Serum phosphate was between 1.1–1.8 mmol/L in 53% of HD and 64% of PD patients. Since 2003 there has been annual improvement in phosphate control for both HD and PD patients, largely through a reduction in phosphate >1.8 mmol/L. PD patients this year also showed a reduction in the percentage with a low phos- phate. Adjusted calcium was between 2.2–2.6 mmol/L in 73% of HD and 78% of PD patients. Parathyroid hormone was between 16–32pmol/L in 25% of HD and 27% of PD patients.

Significantly more haemodialysis patients achieved the BP standard (44.6% pre-HD and 48.8% post-HD) than peritoneal dialysis (32.8%) or renal transplant patients (26.7%). Median BP fell significantly between 2000 and 2007 for each treatment modality. There was significant variability in BP control between renal centres (p < 0.0001) for haemodialysis and transplant patients. Hypertension was significantly more common in haemo- dialysis patients with vascular disorders such as diabetes and renovascular disease (56.8 %) than in glomerulone- phritis (51.0%) or tubular disorders (45.1 %). The effect was less prominent in peritoneal dialysis and not evident in transplant patients where few achieve the BP standard.

From April 2007, all centres providing RRT in Eng- land were asked to provide additional data on patients with MRSA bacteraemia. From April 2007–March 2008, 188 discrete episodes of MRSA bacteraemia were reported in patients receiving dialysis. Over the same period 4,448 MRSA bacteraemias were reported in Eng- land, indicating that 4.2% of all cases occurred in dialysis patients. The relative risk of MRSA bacteraemia was about 8 fold higher for a patient using a catheter in com- parison to a fistula. The mean rate using just HD patients as the denominator, was 1:14 0:95 episodes/100 patients/year with a range of 0–3.93. Compared to pre- vious registry reports, absolute numbers of reported MRSA bacteraemias has fallen by approximately 62% from 2004.

The UK paediatric RRT population in April 2008 was 875 patients with 74% transplanted. The proportion with grafts from living donors was 34%. For those on dialysis, 57% were on PD. The prevalence under age 16 yrs was 55 pmp and the incidence was 8 pmp. Children from ethnic minority groups were less likely to have an allo- graft and living donation was also less frequent. The rate of RRT for South Asians was 3 times that of the White and Black populations. Diseases with autosomal recessive inheritance were more common in patients from ethnic minority groups. Renal dysplasia was the most common diagnosis accounting for 33% of preva- lent RRT patients. The incidence of cystinosis causing ERF has fallen, reflecting better early treatment. Overall 5 year survival for children with ERF was 91.8%. Five year survival of infants starting dialysis was just 62%.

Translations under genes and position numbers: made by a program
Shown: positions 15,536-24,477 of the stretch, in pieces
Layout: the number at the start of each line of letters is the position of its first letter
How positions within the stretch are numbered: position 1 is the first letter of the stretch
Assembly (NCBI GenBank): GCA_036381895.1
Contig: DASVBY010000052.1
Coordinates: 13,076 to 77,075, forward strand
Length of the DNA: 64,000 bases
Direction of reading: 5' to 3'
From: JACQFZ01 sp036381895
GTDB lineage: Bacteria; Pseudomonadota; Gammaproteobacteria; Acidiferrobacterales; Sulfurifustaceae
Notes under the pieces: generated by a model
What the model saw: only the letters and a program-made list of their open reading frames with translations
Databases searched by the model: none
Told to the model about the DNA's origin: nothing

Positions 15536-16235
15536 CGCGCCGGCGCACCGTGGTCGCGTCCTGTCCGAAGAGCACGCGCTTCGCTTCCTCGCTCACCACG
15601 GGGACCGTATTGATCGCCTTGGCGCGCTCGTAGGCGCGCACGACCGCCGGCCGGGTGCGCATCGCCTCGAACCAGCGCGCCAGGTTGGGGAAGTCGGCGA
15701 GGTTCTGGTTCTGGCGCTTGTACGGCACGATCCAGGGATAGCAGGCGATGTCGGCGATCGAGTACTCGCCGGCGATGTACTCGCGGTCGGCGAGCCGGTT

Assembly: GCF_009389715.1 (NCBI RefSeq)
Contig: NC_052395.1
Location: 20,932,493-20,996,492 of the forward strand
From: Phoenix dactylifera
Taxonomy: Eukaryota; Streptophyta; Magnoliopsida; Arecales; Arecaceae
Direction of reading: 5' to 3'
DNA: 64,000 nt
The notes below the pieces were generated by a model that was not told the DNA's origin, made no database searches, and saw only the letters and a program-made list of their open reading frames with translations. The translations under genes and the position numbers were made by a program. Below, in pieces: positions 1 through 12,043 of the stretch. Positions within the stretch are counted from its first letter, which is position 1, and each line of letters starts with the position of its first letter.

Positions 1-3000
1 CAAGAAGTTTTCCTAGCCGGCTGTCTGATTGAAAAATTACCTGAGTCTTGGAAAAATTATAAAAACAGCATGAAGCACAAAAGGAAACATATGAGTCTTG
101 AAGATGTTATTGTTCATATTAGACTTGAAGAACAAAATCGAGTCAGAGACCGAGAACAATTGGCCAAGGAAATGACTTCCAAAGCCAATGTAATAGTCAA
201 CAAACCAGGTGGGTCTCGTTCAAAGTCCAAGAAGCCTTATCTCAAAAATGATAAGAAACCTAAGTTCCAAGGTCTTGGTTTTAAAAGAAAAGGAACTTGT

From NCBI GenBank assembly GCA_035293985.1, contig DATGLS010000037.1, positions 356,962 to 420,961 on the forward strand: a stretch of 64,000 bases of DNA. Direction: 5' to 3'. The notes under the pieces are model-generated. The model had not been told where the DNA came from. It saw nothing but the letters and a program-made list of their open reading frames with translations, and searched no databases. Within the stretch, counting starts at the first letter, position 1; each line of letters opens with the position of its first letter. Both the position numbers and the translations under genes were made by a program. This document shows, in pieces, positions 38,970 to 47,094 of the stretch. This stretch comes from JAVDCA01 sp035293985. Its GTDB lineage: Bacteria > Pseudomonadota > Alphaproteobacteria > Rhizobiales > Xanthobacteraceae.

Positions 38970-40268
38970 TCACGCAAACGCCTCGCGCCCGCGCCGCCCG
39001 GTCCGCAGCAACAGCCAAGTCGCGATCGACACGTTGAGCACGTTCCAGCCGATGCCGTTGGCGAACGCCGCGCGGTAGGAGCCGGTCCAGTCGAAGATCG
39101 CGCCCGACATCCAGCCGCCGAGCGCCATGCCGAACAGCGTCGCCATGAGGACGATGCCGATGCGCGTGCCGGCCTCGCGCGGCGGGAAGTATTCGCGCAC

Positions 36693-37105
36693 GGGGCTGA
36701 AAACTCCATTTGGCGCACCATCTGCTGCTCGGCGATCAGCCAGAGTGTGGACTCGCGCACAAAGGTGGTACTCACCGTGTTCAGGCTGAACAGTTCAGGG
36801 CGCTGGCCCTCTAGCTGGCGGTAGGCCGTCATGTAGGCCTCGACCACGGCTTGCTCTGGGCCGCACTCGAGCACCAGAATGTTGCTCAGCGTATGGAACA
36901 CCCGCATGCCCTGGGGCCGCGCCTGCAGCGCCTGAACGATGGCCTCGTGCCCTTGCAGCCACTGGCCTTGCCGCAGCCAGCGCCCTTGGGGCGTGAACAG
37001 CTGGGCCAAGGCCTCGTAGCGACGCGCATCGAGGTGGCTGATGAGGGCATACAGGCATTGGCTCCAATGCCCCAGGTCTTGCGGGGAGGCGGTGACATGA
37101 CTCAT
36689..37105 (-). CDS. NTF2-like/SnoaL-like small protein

Suggested citation

  • Publications based on the UK Renal Registry data must include the relevant citation as noted below and the following notice: The data reported here have been supplied by the UK Renal Registry of the Renal Association. The interpretation and reporting of these data are the responsibility of the authors and in no way should be seen as an official policy or interpretation of the UK Renal Registry or the Renal Association.
  • Nephron Clinical Practice Vol.111 (Suppl.1) 2009. Ansell D, Feehally J, Fogarty D, Tomson C, Williams AJ, Warwick G. 11th Annual Report of the Renal Association. UK Renal Registry Report 2008. UK Renal Registry, Bristol, UK